Tuesday, February 9th, 2010 | posted by Monahan's
This year, February marks the peak of Maine’s shrimp fishing for the northern (pink) shrimp, Pandalus borealis. Most of this particular species begin life as males but undergo a “leisurely sex reversal” part way through their adult lives to become spawning females. At this time they are drawn south to the estuaries along Maine’s coast while its waters remain cold enough for this circumpolar group.
These little pink shrimp surpass their Gulf shrimp cousins by such a margin in flavor and texture that East Coast chefs can’t get enough of them, but Monahan’s can. Our long-time, direct dealings with a small independent shrimp and shellfish company in Maine are our guarantee of an abundant, fresh supply at a fair price.
We have these little beauties fresh from Maine at our Kerrytown market with recipe ideas on using them in stir-fries, salads and soups. They may be confused but they are, without a doubt, the prettiest, tenderest, most delicate, sweet-and-nutty tasting crustaceans ever to sit on our ice. They’re definitely worth the visit.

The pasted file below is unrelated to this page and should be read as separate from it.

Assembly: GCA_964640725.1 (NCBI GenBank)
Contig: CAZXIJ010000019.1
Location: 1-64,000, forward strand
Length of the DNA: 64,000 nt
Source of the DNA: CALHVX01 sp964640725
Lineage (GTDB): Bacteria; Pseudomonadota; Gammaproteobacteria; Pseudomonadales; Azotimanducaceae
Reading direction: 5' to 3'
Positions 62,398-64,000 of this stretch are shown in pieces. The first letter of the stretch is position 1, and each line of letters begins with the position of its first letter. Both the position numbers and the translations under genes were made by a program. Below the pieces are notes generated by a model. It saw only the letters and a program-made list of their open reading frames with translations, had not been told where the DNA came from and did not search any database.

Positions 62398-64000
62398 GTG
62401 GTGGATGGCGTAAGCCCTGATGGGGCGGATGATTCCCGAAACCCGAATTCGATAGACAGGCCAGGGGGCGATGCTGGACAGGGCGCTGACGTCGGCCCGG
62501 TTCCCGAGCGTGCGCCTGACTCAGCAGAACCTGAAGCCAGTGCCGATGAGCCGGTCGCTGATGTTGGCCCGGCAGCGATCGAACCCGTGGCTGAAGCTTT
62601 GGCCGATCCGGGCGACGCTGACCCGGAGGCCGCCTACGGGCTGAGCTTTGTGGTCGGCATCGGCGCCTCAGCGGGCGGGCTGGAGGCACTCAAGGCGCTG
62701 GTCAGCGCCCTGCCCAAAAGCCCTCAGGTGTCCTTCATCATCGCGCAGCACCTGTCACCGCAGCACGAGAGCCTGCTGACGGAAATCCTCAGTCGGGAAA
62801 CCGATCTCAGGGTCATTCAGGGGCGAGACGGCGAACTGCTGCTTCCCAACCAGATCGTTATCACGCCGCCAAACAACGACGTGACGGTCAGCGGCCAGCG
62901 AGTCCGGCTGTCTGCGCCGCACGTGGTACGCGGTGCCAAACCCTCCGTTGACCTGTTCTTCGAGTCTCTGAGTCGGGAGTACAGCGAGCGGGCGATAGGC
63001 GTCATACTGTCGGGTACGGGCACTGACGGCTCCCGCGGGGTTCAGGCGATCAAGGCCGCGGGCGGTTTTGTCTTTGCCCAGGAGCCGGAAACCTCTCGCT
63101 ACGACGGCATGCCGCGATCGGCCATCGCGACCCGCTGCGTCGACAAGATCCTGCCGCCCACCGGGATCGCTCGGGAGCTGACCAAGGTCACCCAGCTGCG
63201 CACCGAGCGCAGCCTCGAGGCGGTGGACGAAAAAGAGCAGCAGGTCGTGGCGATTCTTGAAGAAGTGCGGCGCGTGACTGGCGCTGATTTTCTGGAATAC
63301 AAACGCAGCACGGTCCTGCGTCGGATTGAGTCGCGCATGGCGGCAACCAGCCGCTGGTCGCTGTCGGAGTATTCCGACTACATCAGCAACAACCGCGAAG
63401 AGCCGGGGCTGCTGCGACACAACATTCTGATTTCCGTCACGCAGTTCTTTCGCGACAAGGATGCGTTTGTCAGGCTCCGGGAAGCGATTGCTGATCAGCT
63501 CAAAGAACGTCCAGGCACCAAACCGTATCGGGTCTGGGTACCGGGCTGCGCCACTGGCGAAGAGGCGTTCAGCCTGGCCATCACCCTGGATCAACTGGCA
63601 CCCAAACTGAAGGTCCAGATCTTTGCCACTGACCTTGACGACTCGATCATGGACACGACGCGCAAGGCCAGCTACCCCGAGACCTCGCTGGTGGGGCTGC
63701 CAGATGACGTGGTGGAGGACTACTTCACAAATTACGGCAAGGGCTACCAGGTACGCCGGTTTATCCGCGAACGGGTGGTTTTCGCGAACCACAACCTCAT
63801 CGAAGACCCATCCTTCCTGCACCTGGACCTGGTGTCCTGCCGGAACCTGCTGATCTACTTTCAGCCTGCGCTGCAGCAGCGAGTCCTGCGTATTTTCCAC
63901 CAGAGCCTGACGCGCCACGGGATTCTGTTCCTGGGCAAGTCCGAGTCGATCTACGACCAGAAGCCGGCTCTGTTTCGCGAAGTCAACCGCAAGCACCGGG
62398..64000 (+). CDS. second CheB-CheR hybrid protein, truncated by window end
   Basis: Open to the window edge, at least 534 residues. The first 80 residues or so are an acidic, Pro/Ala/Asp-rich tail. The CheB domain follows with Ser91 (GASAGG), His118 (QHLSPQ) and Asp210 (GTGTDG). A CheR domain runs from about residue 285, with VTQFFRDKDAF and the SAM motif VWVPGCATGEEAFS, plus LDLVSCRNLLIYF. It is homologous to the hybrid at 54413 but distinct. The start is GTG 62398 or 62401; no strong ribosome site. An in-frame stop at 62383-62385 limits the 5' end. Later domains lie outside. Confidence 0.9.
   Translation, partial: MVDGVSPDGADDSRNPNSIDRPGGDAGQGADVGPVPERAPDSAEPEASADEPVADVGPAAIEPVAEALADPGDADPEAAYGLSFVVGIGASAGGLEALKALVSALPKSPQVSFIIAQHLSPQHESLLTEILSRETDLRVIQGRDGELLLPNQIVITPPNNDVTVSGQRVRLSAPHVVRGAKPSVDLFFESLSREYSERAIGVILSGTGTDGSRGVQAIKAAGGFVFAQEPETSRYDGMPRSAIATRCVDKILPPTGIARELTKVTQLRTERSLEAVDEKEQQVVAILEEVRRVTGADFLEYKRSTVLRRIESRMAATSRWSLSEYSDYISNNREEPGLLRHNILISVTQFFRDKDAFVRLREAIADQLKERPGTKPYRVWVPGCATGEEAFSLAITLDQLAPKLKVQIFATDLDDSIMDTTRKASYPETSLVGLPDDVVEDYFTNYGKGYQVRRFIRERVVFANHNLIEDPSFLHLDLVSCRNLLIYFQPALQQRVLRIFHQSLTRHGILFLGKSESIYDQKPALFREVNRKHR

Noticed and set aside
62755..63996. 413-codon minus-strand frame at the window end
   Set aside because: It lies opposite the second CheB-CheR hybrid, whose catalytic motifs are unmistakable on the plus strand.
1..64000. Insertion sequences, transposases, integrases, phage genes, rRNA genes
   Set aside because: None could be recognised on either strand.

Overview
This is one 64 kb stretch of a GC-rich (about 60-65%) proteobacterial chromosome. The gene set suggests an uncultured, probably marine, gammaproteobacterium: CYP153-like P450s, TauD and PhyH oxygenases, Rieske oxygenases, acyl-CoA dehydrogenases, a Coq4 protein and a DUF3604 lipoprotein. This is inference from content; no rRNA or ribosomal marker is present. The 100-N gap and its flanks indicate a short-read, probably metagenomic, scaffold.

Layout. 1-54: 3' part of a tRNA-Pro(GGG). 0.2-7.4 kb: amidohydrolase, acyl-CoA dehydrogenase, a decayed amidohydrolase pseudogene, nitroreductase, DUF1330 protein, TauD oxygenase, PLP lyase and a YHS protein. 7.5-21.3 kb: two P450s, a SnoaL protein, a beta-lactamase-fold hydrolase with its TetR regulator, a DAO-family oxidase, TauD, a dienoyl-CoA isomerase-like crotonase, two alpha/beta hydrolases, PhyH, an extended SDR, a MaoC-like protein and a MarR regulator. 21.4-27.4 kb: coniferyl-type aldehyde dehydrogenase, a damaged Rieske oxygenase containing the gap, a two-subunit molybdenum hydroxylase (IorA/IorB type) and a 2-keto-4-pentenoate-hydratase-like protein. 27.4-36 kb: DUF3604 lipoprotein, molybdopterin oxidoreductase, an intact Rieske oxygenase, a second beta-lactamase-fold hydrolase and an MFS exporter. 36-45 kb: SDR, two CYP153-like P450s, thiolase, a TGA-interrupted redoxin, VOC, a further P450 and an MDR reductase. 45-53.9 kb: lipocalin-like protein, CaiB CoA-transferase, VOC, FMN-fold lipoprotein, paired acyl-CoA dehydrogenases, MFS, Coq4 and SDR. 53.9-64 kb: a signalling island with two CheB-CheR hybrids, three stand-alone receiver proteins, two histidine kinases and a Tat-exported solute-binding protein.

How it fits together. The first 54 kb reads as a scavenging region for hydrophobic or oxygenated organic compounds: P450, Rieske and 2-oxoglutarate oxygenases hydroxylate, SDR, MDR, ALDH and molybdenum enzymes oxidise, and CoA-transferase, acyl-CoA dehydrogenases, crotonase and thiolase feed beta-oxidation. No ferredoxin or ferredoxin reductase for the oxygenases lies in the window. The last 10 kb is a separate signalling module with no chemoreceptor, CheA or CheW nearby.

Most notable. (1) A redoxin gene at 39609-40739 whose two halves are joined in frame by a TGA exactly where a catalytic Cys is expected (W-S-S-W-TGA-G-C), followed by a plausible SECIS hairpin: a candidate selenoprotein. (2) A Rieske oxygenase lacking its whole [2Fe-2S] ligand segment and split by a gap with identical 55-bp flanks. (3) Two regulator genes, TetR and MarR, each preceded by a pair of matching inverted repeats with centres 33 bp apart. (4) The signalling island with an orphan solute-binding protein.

The yearly arrival of these sugar sweet pink jewels from the Gulf of Maine is momentous to all who’ve ever tasted them. Eaten raw as “sweet shrimp” by the Japanese (AMA EBI) and in demand by all fine East Coast chefs, the competition for supply is fierce. But Monahan’s has them, fresh from Maine and sweet as ever. Come in while the supply lasts.
Eating Like Swedes…
Simply boil the shrimp in their shells (it doesn’t take long – just enough time to turn them from translucent pink to opaque) and immediately ice them and chill thoroughly. Put the shrimp in a big pile on a plate in the middle of the table with some lemon wedges and chopped dill and a large bowl for the shells. Serve each guest a green salad and some dry white wine, aquavit or lager beer and shell them as you go. Then go take a sauna.
VARIATION: Serve peeled, cooked & chilled shrimp in an avocado half with lemon or vinaigrette, and dill, spooning out bites of avocado along with the sweet shrimp.